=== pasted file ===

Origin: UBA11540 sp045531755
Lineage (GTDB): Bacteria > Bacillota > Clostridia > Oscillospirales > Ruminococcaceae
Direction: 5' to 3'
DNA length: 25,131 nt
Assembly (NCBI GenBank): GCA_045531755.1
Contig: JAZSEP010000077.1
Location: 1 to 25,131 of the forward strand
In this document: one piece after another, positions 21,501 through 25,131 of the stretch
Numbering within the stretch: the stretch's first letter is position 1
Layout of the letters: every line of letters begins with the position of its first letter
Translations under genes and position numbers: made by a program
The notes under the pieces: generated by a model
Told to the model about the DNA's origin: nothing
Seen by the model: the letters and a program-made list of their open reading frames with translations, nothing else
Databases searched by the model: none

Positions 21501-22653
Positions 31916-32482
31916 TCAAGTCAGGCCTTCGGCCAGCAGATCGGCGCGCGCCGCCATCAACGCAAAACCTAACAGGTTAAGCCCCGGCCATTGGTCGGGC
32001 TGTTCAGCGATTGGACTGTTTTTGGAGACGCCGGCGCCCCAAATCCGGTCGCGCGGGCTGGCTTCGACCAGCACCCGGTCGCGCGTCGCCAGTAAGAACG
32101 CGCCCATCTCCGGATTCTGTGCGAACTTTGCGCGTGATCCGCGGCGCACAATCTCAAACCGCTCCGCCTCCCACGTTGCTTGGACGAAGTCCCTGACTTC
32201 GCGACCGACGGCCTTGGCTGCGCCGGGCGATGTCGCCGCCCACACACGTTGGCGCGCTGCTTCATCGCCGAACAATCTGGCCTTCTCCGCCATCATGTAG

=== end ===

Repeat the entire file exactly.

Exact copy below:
Origin: UBA11540 sp045531755
Lineage (GTDB): Bacteria > Bacillota > Clostridia > Oscillospirales > Ruminococcaceae
Direction: 5' to 3'
DNA length: 25,131 nt
Assembly (NCBI GenBank): GCA_045531755.1
Contig: JAZSEP010000077.1
Location: 1 to 25,131 of the forward strand
In this document: one piece after another, positions 21,501 through 25,131 of the stretch
Numbering within the stretch: the stretch's first letter is position 1
Layout of the letters: every line of letters begins with the position of its first letter
Translations under genes and position numbers: made by a program
The notes under the pieces: generated by a model
Told to the model about the DNA's origin: nothing
Seen by the model: the letters and a program-made list of their open reading frames with translations, nothing else
Databases searched by the model: none

Positions 21501-22653
Positions 31916-32482
31916 TCAAGTCAGGCCTTCGGCCAGCAGATCGGCGCGCGCCGCCATCAACGCAAAACCTAACAGGTTAAGCCCCGGCCATTGGTCGGGC
32001 TGTTCAGCGATTGGACTGTTTTTGGAGACGCCGGCGCCCCAAATCCGGTCGCGCGGGCTGGCTTCGACCAGCACCCGGTCGCGCGTCGCCAGTAAGAACG
32101 CGCCCATCTCCGGATTCTGTGCGAACTTTGCGCGTGATCCGCGGCGCACAATCTCAAACCGCTCCGCCTCCCACGTTGCTTGGACGAAGTCCCTGACTTC
32201 GCGACCGACGGCCTTGGCTGCGCCGGGCGATGTCGCCGCCCACACACGTTGGCGCGCTGCTTCATCGCCGAACAATCTGGCCTTCTCCGCCATCATGTAG